Situated within a green belt section of Lancashire, Blackburn is a semi-rural industrial town known for picturesque countryside landscapes. Examples of the rural attractions in Blackburn include Corporation Park and Witton Country Park, and the vast sections of countryside enable land developers to break land on new projects in a number of areas across the town.
With so much potential for building in Blackburn, certain parameters must be in place to prevent unnecessary destruction to the environment and preserve as many natural assets as possible. Blackburn with Darwen Borough Council has several core policies that cater to preservation and conservation, and while this could appear as a threat to land developers, projects will not be affected as long as the developer consults an arborist by booking a tree survey.
Tree Preservation Orders – Blackburn with Darwen
For land developers, one of the biggest stumbling blocks in a woodland area is when a tree carries a Tree Preservation Order (TPOs). If a tree is under a TPO, it is protected by the local council and it cannot be altered, damaged, destroyed, removed or even trimmed without consent from the council.
Additionally, Blackburn with Darwen Council lists 14 designated conservation areas that require consent from the council before any changes can be made. Consisting of over 2,000 individual properties and with some locations added as early as 1970, conservation areas in Blackburn include Blackburn Cathedral, Chapeltown, Corporation Park, Darwen Street, Dukes Brow, Eanam Wharf, Edgworth, Griffin, Hoddlesden, King Street, Northgate and Richmond Terrace.
If you want help with identifying conservation areas and protected trees in Blackburn, it would be advisable to check their planning map.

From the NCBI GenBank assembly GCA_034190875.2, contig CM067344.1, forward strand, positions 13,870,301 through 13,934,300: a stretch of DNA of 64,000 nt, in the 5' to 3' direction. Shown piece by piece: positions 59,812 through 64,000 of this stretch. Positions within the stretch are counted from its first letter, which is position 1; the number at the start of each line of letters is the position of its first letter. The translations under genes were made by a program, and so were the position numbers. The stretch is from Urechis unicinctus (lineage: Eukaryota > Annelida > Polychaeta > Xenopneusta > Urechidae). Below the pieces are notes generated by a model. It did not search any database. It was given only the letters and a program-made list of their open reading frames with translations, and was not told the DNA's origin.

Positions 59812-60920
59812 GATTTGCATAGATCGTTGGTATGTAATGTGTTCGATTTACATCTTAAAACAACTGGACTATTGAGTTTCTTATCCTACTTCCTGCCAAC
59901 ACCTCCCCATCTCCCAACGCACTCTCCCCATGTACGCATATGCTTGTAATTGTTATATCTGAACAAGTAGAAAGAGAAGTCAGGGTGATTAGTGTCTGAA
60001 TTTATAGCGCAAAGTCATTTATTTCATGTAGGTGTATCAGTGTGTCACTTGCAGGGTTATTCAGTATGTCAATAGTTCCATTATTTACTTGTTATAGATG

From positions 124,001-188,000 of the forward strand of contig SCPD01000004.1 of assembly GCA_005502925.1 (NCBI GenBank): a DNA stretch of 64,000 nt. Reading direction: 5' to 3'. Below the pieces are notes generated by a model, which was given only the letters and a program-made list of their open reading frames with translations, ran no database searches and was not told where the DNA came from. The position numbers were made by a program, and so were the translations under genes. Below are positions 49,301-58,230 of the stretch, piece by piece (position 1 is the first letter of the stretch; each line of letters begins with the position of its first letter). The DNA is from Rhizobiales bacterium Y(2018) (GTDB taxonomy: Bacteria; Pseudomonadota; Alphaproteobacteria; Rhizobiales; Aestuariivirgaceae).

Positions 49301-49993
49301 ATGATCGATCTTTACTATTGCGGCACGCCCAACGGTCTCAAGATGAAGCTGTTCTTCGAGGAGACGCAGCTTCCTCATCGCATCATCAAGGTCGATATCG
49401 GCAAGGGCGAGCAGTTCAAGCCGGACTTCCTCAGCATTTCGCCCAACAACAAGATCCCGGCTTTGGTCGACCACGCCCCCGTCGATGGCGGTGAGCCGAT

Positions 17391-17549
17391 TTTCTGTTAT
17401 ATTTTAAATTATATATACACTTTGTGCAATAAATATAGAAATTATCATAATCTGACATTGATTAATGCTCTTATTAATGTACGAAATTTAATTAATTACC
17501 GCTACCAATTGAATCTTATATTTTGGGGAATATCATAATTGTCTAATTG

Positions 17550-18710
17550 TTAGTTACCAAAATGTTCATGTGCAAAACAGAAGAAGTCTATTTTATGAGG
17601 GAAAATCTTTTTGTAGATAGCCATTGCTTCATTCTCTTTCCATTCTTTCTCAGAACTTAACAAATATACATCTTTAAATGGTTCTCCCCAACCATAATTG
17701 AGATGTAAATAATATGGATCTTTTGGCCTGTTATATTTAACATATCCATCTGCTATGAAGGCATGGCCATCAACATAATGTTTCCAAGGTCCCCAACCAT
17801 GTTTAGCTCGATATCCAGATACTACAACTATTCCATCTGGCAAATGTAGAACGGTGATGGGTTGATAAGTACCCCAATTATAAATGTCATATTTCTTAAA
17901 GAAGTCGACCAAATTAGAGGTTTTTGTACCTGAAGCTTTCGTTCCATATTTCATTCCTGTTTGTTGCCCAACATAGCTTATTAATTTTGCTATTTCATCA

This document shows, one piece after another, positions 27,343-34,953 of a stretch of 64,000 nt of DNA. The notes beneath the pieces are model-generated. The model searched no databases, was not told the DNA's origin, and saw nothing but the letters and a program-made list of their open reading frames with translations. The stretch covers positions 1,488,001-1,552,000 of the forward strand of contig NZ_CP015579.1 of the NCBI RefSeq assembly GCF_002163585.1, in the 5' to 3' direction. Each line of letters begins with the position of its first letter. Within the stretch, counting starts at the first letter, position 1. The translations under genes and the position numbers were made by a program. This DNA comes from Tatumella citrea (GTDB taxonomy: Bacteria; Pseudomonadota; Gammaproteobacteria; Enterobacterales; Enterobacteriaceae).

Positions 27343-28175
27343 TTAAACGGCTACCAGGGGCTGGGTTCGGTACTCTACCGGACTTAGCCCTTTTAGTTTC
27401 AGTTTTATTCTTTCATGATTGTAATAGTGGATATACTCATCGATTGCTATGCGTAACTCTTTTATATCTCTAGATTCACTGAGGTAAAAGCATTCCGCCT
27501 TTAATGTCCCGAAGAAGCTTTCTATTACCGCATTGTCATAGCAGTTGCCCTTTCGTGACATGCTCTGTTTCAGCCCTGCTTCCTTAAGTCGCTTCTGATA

Tree surveys and assessments
When a development is being carried out on land where trees are present, the best course of action would be to book a BS5837 tree survey. An arborist will conduct this assessment, with it primarily judging the value and quality of each tree to determine whether they should be retained or removed. At this point, if they are destroyed or moved elsewhere, the arborist will provide effective mitigation measures to compensate for the loss of natural assets in the area.
Depending on findings from the survey, further assessments may be needed such as protected species surveys. Once the BS5837 survey is completed, a report will be created detailing the arborist’s results and used as a key component in the application for planning permission.
Blackburn specialist tree surveyors
There are several options in terms of arboricultural consultancies that could manage a tree survey on your plot of land. However, none are as highly rated or experienced as Arbtech. We also have arborists located across the country, meaning that we are ready to visit your site in Blackburn – or any other area – at a time that suits you.
For more information, get in touch and we will assess the best course of action based on the size of your plot of land and project before booking in a BS5837 survey with one of our expert arborists.